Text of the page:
[FN4 – continued] or indication by the Examiner as to how the reference discloses the elements of the claims such that we may review adequately each issue on appeal before us. Here, the Examiner's citation to all seven figures of Margolin and nearly three columns worth of text, unaccompanied by any explanation or indication as to how the elements of the claims are taught therein, failed to do so. Unlike the approach taken in the dissent-in-part, we are not inclined to substitute our view for what the Examiner might have intended absent some indication in the rejection.

 

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by evidence establishing commercial success and that the industry purchased the claimed invention because it satisfied the long-felt need. See W.L. Gore & Assocs., Inc. v. Garlock, Inc., 721 F.2d 1540, 1555 (Fed. Cir. 1983).

 

Here, even assuming that there was a long-felt need, Appellant has not submitted any objective evidence that the invention satisfies the long-felt need. Accordingly, having fully considered and weighed the evidence presented, we conclude that the Examiner's evidence of obviousness outweighs Appellant's evidence of non-obviousness and we thus sustain the rejection of claims 1, 3, 4, 8, 10, and 11.

 

 

DECISION

 

We AFFIRM the Examiner's decision rejecting claims 1, 3, 4, 8, 10, and 11.

 

We REVERSE the Examiner's decision rejecting claims 2, 5-7, 9, and 12-14.

 

No time period for taking any subsequent action in connection with this appeal may be extended under 37 C.F.R. § 1.136(a). See 37 C.F.R. § 1.136(a)(1)(iv).

 

AFFIRMED-IN-PART

 

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CAPP, Administrative Patent Judge, dissenting-in-part.

 

I agree in the decision to affirm the rejection of claims 1, 3, 4, 8, 10, and 11. However, I respectfully disagree with my colleagues' decision to reverse the Examiner's rejection of claims 2, 5-7, 9, and 12-14, which are the claims related to using a synthetic vision system during altitude operation of the claimed unmanned aerial vehicle ("UAV").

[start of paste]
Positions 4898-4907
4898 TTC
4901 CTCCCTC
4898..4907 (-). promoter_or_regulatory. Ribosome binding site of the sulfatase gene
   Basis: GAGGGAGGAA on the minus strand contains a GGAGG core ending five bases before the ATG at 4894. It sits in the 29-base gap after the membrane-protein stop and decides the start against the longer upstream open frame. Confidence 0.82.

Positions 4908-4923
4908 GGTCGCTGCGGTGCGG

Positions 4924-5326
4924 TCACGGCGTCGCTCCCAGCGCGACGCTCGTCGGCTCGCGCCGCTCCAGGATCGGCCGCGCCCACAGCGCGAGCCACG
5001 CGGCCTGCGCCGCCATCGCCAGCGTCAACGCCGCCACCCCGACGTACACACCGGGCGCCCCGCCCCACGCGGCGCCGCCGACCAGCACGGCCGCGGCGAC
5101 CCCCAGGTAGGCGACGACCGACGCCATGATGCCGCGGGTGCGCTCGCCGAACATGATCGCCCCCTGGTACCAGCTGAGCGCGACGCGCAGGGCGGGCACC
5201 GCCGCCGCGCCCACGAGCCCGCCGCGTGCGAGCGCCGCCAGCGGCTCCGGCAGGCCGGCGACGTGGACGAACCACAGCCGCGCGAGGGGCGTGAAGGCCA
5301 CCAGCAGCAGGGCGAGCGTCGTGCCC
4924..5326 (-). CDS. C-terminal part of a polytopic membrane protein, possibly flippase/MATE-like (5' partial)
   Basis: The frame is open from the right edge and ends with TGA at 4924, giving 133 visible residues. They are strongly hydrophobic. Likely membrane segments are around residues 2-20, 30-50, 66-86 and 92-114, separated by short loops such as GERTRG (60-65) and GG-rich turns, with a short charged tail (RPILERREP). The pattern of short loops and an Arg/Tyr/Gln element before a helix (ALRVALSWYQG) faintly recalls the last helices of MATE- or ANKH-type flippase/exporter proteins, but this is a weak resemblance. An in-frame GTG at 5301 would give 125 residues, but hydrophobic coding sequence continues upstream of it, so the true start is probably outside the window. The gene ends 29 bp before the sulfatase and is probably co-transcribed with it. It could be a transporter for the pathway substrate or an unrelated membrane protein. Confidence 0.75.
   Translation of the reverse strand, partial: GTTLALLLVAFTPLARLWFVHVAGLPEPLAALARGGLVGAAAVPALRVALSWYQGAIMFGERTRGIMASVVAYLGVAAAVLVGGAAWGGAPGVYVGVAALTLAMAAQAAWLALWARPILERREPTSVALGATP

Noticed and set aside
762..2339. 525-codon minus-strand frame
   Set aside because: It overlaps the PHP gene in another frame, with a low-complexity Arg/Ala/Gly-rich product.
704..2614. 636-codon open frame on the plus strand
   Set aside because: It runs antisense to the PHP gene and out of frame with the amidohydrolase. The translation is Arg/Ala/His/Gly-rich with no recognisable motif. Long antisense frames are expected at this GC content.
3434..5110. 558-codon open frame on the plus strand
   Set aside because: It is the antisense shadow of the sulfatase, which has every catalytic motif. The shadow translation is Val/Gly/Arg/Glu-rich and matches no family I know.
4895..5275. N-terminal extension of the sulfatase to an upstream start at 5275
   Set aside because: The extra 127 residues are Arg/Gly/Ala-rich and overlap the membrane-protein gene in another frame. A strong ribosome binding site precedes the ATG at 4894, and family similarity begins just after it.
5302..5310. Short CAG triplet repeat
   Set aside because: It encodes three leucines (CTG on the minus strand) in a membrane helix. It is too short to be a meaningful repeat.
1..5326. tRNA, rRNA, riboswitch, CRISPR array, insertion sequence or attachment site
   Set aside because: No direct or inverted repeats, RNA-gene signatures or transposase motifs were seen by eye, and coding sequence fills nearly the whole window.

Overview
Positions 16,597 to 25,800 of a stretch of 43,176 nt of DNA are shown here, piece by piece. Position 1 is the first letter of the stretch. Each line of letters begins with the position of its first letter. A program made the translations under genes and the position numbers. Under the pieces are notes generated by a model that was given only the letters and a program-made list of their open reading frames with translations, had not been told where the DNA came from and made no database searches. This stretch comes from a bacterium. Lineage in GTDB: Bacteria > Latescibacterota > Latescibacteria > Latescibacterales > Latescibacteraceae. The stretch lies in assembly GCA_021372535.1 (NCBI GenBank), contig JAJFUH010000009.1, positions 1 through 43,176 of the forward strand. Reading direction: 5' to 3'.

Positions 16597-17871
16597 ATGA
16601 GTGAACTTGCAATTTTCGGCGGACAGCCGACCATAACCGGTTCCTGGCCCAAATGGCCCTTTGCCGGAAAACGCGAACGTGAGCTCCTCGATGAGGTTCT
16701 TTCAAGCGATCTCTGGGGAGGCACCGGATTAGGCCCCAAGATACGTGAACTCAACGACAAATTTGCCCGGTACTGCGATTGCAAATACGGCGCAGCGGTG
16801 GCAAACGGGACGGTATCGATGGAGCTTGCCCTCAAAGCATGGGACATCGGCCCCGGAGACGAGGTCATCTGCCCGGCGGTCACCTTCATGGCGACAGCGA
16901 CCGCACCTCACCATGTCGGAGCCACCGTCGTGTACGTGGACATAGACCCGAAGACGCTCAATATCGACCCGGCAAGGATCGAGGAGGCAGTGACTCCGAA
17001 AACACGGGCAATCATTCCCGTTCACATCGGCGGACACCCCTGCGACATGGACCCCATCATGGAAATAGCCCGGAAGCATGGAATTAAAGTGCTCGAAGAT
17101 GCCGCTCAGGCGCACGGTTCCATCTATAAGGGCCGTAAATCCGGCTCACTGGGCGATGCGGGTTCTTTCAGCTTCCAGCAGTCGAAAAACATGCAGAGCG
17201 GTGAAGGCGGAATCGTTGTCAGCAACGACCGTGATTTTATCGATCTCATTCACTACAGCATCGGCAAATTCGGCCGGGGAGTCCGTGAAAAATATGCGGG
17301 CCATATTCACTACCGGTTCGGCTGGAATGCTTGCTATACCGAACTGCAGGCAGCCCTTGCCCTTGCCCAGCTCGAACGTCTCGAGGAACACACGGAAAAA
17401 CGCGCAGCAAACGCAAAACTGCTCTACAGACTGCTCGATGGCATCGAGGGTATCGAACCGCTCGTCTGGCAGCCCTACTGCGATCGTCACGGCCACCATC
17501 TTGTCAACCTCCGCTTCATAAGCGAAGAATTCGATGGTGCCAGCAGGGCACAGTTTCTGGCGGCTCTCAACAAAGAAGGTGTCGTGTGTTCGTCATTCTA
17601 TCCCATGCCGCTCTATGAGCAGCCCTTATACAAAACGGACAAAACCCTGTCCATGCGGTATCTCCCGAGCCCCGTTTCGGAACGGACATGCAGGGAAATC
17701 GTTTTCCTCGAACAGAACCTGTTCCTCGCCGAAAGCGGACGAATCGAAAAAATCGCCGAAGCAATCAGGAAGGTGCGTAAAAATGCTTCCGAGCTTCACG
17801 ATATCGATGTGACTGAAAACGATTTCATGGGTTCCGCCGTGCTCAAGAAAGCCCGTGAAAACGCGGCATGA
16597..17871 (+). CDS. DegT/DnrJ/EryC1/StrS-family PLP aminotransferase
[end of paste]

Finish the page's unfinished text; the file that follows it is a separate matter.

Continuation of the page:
The ostensible reason for the majority's decision to reverse the Examiner is that the Examiner did not adequately specify where Margolin discloses a synthetic vision system for controlling the UAV during low altitude phases of flight. I disagree that the Examiner did not adequately specify that Margolin discloses the limitations at issue. Furthermore, I disagree that the Examiner should have been required to identify where Margolin discloses these limitations with more specificity.

 

In rejecting claim 1, the Examiner cited to col. 5, 11. 50-60 of Margolin for disclosure of a synthetic vision system to control the aircraft at selected phases of flight. Ans. 5. In rejecting claim 2, the Examiner also cited to the following passages of Margolin: Abstract; Figs. 1-7; col. 3, 11. 8- 67; col. 4, 11. 1-67; col. 5,11. 1-67. Ans. 6.

 

Figure 7 of Margolin is described as an example of a three dimensional image presented to a remote pilot by a remote pilot station. Margolin, col. 2, 11. 65-66. The three dimensional image of Fig. 7 is later described in considerable detail as a synthetic representation of terrain. Id. at col. 9, 1. 66 — col. 10, 1. 50. Furthermore, Margolin discloses that:

 

Computer 405 performs the mathematical operations to transform and project the three dimensional data to generate video data representing a synthesized three-dimensional projected view of the terrain (and, if desired, manmade

 

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structures) in the vicinity of the environment of Remote Aircraft 103. This video data is transmitted to Graphics System 406, which displays the synthesized three-dimensional projected view on Video Display 407.